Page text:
Disease-modifying antirheumatic drugs [DMARDs]

Disease-modifying antirheumatic drugs (DMARDs) comprise a category of otherwise unrelated drugs defined by their use in rheumatoid arthritis to slow down disease progression.

The term is often used in contrast to nonsteroidal anti-inflammatory drugs (which refers to agents that treat the inflammation, but not the underlying cause) and steroids (which blunt the immune response but are insufficient to slow down the progression of the disease).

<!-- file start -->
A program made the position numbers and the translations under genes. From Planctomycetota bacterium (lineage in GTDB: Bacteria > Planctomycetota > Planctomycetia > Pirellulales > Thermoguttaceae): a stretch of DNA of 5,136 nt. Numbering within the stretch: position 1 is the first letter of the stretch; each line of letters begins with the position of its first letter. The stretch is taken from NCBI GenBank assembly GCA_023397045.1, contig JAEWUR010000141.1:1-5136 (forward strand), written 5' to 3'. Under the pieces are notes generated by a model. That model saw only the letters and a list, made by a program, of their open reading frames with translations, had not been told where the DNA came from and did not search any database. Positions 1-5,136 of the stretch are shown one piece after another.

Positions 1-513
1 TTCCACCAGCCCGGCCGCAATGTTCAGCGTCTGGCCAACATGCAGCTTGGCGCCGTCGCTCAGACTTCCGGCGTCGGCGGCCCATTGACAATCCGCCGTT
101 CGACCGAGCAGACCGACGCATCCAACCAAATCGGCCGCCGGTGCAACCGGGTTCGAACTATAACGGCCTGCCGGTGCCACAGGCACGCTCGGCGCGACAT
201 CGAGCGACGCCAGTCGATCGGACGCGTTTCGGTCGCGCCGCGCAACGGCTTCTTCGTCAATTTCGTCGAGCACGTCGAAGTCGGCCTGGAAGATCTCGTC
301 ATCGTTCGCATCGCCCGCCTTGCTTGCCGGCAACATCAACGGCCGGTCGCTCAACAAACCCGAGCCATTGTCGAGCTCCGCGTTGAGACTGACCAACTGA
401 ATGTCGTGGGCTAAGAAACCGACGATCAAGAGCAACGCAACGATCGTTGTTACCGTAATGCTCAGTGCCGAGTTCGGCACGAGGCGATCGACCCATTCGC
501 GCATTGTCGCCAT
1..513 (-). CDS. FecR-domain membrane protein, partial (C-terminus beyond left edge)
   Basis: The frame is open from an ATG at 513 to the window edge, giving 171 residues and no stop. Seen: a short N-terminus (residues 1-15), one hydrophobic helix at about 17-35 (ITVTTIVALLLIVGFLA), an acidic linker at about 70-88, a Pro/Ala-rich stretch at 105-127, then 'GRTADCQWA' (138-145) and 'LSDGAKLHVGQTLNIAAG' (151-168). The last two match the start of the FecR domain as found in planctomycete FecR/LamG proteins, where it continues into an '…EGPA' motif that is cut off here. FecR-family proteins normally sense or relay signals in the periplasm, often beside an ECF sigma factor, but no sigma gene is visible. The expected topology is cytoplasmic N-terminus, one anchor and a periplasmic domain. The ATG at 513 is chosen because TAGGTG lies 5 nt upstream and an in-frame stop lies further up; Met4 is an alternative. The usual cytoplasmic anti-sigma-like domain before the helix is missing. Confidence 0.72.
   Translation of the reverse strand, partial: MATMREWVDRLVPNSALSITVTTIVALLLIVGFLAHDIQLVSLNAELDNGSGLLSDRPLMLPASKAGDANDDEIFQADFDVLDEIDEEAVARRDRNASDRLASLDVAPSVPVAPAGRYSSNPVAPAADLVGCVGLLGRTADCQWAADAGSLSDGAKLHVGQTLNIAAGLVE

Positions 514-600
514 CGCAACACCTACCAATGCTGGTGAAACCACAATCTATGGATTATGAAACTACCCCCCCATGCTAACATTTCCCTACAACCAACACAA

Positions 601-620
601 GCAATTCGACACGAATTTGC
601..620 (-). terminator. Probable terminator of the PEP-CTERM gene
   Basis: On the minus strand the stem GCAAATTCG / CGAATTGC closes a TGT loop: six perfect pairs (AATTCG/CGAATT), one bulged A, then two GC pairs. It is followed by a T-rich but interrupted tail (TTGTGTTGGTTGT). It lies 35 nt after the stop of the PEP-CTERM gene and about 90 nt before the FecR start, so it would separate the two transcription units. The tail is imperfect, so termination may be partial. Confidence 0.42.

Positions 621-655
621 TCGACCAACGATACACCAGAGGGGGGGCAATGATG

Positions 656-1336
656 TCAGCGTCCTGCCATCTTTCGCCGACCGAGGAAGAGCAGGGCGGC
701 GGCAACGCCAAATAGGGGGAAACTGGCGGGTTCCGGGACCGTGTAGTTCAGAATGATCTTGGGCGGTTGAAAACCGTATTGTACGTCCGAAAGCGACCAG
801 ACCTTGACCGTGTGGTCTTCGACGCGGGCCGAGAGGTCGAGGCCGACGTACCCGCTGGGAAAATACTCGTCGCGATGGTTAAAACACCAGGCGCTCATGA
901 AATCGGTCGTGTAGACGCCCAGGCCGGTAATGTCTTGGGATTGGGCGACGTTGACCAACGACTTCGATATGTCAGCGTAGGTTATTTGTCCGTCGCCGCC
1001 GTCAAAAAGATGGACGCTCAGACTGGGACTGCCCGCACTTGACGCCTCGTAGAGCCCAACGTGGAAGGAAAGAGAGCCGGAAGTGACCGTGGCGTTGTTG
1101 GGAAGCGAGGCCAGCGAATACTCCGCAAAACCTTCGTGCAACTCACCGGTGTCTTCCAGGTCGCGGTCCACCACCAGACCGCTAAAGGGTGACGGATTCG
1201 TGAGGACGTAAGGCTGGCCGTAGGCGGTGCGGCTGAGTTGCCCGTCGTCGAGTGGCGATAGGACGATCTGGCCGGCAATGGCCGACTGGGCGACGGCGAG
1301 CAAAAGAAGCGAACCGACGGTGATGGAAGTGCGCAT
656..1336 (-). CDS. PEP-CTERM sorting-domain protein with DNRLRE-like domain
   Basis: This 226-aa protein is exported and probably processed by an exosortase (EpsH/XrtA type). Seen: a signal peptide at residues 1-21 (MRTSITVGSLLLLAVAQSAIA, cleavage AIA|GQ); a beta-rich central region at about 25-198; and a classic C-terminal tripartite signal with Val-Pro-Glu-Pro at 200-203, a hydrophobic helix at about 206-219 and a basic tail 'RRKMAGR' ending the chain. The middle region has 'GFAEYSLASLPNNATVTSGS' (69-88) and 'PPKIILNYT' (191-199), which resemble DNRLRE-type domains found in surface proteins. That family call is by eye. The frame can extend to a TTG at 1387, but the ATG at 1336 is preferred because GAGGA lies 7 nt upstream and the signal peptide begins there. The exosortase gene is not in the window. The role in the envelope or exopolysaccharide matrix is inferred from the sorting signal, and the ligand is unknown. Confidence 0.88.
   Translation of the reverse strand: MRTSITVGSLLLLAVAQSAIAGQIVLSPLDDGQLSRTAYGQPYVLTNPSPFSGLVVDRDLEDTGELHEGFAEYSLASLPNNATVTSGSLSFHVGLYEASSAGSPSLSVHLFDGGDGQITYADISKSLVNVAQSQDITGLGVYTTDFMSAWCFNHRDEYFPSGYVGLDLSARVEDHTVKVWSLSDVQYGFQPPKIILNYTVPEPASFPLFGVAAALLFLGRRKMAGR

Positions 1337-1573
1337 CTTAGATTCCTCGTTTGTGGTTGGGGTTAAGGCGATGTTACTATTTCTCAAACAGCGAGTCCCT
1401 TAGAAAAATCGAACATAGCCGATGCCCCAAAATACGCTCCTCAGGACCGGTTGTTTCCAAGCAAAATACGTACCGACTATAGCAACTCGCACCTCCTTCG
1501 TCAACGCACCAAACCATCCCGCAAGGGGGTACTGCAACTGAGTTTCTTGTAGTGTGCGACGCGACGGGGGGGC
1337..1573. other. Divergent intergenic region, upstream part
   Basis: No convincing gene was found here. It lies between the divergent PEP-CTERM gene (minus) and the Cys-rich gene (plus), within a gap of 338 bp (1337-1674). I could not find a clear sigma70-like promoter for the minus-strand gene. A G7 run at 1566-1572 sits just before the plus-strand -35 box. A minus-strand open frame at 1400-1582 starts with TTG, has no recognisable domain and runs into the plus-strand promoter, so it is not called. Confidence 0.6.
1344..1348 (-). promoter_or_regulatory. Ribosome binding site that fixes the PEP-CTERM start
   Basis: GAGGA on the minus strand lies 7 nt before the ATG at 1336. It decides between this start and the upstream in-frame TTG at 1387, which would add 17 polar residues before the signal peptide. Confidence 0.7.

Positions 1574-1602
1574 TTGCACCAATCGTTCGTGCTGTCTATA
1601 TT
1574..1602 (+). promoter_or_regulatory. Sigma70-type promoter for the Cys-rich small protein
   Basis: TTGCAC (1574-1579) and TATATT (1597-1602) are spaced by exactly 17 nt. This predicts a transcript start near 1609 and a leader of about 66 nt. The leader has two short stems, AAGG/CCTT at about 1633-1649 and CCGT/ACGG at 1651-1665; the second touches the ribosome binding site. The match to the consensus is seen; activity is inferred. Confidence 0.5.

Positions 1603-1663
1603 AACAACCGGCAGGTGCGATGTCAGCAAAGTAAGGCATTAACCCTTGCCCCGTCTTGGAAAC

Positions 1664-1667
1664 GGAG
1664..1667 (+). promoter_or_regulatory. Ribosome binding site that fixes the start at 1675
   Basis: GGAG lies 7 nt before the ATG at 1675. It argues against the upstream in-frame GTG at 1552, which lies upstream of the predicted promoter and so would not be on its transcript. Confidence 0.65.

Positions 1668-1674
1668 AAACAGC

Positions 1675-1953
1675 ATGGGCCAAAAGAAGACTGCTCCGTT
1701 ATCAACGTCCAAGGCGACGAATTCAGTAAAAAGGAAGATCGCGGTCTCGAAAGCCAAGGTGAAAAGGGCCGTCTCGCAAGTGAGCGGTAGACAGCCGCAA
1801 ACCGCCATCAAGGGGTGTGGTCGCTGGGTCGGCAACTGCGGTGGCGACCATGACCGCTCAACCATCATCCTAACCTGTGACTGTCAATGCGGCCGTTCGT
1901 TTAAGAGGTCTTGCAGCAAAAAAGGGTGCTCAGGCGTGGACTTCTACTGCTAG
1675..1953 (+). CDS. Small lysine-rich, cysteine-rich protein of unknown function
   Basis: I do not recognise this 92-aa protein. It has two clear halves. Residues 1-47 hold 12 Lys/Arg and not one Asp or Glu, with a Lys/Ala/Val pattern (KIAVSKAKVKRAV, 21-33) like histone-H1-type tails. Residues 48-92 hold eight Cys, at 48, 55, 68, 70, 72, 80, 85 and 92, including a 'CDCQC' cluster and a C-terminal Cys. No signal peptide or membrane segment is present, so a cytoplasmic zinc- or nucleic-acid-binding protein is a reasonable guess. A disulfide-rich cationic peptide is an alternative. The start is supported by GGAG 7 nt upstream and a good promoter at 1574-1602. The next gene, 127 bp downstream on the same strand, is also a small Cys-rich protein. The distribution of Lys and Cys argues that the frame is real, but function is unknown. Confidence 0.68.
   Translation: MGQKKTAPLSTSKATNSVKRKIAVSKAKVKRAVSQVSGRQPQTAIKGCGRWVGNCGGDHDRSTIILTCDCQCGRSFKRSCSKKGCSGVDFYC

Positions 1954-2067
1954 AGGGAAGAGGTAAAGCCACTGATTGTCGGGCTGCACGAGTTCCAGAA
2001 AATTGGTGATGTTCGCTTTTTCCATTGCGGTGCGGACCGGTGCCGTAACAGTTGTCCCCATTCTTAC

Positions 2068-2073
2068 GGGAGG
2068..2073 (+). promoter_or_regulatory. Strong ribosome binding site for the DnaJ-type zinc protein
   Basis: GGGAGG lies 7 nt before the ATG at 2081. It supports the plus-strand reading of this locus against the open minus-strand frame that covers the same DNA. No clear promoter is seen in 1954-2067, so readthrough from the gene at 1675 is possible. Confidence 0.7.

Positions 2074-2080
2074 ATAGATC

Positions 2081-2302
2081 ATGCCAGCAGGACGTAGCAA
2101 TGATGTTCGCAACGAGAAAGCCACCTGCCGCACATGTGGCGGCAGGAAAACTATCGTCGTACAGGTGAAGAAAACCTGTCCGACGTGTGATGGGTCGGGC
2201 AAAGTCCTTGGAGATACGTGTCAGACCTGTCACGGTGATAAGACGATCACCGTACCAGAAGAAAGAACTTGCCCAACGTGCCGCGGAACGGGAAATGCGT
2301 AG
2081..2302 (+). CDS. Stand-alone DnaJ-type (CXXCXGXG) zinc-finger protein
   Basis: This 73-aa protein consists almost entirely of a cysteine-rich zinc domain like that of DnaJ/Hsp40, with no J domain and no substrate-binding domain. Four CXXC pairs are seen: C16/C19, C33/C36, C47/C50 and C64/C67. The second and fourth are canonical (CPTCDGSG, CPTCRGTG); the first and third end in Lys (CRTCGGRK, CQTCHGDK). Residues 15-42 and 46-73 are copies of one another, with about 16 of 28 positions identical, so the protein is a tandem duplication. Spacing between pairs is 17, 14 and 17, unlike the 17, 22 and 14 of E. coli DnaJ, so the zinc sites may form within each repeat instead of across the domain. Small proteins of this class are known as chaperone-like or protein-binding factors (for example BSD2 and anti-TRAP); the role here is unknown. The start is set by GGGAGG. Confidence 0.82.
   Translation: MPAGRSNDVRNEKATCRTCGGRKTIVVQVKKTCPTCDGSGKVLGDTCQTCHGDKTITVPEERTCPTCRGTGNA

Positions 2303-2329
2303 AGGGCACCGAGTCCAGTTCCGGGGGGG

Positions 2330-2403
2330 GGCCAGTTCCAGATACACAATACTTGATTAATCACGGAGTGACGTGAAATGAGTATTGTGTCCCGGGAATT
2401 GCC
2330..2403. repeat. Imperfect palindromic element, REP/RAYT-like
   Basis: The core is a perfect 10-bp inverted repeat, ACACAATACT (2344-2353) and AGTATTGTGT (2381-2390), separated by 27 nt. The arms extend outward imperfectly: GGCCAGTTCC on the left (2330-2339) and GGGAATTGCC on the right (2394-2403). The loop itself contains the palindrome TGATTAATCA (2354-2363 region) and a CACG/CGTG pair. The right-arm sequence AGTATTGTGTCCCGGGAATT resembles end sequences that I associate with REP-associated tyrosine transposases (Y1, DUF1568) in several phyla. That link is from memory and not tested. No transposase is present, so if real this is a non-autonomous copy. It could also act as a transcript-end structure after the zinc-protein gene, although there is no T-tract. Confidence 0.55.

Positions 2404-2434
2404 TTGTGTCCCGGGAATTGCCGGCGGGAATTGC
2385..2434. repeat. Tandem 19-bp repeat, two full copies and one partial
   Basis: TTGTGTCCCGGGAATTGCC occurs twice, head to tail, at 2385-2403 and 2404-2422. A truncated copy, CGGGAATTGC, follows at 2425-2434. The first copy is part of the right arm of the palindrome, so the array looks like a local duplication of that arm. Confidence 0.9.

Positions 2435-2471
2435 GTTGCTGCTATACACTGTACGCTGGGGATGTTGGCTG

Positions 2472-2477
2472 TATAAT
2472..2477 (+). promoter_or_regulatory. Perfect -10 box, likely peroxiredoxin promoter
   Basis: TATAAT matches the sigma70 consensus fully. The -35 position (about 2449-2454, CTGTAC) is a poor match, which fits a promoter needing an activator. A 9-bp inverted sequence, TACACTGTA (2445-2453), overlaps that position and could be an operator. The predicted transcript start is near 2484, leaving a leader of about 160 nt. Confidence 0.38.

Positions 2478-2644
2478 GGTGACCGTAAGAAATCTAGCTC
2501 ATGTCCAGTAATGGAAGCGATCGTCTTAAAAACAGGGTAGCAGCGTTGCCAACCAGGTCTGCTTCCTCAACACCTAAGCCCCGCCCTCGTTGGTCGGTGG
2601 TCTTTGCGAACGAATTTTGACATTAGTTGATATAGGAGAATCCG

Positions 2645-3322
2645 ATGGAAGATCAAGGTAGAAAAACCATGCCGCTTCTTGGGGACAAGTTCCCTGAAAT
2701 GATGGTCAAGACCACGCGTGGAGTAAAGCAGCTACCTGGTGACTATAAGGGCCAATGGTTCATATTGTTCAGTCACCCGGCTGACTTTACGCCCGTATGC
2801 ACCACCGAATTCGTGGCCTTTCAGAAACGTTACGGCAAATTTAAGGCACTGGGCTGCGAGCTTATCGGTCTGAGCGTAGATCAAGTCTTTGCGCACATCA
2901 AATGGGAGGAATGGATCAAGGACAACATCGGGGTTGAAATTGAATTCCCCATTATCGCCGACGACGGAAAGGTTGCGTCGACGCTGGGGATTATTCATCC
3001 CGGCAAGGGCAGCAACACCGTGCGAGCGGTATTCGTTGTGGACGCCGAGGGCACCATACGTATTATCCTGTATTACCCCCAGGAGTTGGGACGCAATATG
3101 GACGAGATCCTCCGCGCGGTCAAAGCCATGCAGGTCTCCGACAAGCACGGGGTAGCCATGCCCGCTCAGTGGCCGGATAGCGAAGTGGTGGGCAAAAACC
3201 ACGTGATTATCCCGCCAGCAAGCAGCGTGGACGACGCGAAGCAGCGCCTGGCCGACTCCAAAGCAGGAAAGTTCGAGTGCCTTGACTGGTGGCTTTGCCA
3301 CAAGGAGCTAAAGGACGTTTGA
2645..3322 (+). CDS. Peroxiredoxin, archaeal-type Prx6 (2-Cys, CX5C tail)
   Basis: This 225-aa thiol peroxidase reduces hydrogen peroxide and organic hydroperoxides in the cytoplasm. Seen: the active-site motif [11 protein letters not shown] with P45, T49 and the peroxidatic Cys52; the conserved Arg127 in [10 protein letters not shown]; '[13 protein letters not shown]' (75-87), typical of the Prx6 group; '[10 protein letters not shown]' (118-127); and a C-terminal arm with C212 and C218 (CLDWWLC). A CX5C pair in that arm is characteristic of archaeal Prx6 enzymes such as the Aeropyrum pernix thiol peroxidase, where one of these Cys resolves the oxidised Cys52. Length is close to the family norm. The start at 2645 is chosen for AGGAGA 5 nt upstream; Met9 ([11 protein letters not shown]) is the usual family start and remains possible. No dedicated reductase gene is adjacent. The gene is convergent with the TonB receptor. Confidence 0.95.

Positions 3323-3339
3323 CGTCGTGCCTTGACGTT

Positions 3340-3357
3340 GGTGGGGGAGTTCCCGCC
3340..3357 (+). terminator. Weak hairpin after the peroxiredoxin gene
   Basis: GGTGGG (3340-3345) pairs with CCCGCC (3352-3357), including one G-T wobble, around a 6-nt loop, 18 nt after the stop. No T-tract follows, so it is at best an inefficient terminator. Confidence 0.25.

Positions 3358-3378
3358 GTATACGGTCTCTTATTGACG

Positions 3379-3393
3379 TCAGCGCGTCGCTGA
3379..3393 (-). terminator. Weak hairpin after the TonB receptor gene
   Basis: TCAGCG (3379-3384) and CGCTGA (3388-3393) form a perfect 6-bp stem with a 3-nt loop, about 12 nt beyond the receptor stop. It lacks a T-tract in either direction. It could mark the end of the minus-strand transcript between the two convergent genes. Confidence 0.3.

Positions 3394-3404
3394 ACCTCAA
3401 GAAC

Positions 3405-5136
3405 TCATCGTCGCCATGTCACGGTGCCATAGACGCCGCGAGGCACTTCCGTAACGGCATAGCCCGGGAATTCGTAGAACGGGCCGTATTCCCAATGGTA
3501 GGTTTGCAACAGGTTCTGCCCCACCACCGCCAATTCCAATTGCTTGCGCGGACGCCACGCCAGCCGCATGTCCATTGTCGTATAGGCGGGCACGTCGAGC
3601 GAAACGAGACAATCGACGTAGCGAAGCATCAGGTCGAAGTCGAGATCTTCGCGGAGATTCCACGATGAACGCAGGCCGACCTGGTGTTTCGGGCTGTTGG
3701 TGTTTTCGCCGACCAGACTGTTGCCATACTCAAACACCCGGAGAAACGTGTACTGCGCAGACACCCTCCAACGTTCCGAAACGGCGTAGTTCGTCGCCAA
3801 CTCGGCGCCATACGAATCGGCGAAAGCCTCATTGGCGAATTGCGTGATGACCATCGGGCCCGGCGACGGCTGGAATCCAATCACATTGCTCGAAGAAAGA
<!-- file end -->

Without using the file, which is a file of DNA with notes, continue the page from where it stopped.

The term “antirheumatic” can be used in similar contexts, but without making a claim about an effect on the disease course. Other terms that have historically been used to refer to the same group of drugs are “remission-inducing drugs” (RIDs) and “slow-acting antirheumatic drugs” (SAARDs).

Synonyms:
RIDs, SAARDs
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